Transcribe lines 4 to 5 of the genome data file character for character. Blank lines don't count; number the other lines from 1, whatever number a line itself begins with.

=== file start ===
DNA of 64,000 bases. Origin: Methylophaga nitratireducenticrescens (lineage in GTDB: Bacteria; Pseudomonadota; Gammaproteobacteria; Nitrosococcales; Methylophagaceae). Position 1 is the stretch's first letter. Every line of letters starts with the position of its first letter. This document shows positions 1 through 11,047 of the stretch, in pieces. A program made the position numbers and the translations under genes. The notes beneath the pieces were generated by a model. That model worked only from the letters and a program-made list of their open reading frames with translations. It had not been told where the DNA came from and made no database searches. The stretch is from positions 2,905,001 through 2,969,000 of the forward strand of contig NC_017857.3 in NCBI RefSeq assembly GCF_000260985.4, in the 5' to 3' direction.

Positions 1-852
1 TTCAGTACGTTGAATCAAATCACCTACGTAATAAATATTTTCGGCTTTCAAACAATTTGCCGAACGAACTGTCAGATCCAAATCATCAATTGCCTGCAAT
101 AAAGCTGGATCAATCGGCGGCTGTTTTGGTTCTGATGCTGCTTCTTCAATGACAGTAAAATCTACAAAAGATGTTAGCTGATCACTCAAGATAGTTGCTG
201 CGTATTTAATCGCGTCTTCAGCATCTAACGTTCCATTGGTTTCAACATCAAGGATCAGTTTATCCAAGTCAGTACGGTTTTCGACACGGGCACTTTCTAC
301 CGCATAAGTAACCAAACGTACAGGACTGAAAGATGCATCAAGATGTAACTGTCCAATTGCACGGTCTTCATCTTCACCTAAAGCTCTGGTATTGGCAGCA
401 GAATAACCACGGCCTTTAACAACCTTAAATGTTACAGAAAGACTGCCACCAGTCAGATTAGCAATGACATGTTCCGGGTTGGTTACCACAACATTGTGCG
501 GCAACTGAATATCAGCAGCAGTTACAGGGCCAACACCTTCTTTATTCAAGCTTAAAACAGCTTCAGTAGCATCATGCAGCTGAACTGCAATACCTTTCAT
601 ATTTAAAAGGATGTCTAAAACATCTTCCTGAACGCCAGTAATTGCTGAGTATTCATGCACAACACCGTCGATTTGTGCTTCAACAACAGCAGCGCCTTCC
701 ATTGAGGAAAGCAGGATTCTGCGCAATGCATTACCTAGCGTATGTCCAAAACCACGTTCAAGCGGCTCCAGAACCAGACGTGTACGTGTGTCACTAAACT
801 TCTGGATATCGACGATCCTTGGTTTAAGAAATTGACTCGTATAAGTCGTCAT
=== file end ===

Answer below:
101 AAAGCTGGATCAATCGGCGGCTGTTTTGGTTCTGATGCTGCTTCTTCAATGACAGTAAAATCTACAAAAGATGTTAGCTGATCACTCAAGATAGTTGCTG
201 CGTATTTAATCGCGTCTTCAGCATCTAACGTTCCATTGGTTTCAACATCAAGGATCAGTTTATCCAAGTCAGTACGGTTTTCGACACGGGCACTTTCTAC